Get Vaccinated! and Get Tested! Developing Primary and Secondary Cervical Cancer Prevention Videos for a Haitian Kreyòl-Speaking Audience

Brigitte Frett, Myra Aquino, Marie Fatil, Julia Seay, Dinah Trevil, Michèle Jessica Fièvre, Erin Kobetz

Research output: Contribution to journalArticlepeer-review

2 Scopus citations

Abstract

Although routine screening reduces cervical cancer rates between 60% and 90%, thousands of women worldwide are diagnosed with the disease on an annual basis because of inadequate screening. Haitian women in South Florida experience a disproportionate burden of cervical cancer, with disease rates 4 times higher than the average for women in Miami. An ongoing community-based participatory research initiative to assess and reduce this burden has revealed that a complex interplay of factors contributes to a lack of access to screening in this community, including socioeconomics, language barriers, and traditional understandings of health and disease. In an effort to address some of these barriers and encourage uptake of primary and secondary cervical cancer prevention strategies, 2 videos on cervical cancer prevention were created using a community-based participatory research framework. The video screenplays were created by a Haitian screenwriter using evidence-based medical information provided by academic researchers. The films feature Haitian actors speaking a Haitian Kreyòl dialogue with a storyline portraying friends and family discussing human papillomavirus disease and vaccination, Papanicolaou testing, and cervical cancer. Focus groups held with Haitian women in South Florida suggested that the films are engaging; feature relatable characters; and impact knowledge about human papillomavirus, cervical cancer development, and current prevention recommendations.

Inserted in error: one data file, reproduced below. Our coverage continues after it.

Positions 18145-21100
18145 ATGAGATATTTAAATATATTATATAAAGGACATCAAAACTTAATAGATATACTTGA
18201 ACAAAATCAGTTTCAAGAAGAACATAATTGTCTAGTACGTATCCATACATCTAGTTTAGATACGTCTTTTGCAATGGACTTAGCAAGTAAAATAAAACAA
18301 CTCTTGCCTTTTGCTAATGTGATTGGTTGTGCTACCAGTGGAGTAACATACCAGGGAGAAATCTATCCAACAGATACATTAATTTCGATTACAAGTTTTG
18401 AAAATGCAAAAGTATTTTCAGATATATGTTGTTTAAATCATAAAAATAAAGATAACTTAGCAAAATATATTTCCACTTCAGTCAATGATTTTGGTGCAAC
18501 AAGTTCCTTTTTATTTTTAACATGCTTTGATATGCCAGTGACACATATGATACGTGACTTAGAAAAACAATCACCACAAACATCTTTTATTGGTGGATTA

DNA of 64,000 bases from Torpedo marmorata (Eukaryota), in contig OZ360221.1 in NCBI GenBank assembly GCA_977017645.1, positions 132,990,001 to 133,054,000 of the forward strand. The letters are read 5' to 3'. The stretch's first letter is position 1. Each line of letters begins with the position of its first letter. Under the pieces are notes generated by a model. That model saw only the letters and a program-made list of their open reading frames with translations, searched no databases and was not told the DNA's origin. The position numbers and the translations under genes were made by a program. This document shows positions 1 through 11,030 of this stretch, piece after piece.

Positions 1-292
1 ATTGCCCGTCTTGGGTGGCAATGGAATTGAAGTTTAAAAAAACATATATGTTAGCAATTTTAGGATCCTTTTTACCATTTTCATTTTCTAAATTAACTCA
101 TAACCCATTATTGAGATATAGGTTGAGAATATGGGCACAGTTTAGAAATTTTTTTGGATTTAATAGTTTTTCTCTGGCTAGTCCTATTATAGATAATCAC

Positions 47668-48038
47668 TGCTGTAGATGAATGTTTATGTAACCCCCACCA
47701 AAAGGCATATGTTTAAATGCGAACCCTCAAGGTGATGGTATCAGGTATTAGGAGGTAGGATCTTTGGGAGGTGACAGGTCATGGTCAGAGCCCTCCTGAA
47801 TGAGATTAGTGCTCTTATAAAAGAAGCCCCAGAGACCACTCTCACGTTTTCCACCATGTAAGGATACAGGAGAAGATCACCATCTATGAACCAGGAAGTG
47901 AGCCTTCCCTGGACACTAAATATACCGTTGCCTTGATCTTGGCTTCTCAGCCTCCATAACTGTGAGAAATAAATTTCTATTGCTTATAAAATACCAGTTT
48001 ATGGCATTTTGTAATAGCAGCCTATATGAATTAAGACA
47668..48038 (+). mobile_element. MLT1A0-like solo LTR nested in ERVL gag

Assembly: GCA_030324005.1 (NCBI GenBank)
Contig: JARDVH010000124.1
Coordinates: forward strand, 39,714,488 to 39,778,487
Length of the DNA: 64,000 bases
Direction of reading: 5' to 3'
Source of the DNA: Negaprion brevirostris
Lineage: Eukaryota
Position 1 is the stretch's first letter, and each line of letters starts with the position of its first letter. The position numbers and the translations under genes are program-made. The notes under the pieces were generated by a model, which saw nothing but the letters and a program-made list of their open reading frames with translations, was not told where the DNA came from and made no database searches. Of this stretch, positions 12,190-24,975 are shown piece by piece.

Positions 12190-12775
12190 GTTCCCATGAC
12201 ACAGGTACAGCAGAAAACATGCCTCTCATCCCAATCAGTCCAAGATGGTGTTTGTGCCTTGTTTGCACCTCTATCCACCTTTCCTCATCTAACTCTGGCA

Original languageEnglish (US)
Pages (from-to)512-516
Number of pages5
JournalJournal of Health Communication
Volume21
Issue number5
DOIs
StatePublished - May 3 2016

ASJC Scopus subject areas

  • Health(social science)
  • Communication
  • Public Health, Environmental and Occupational Health
  • Library and Information Sciences

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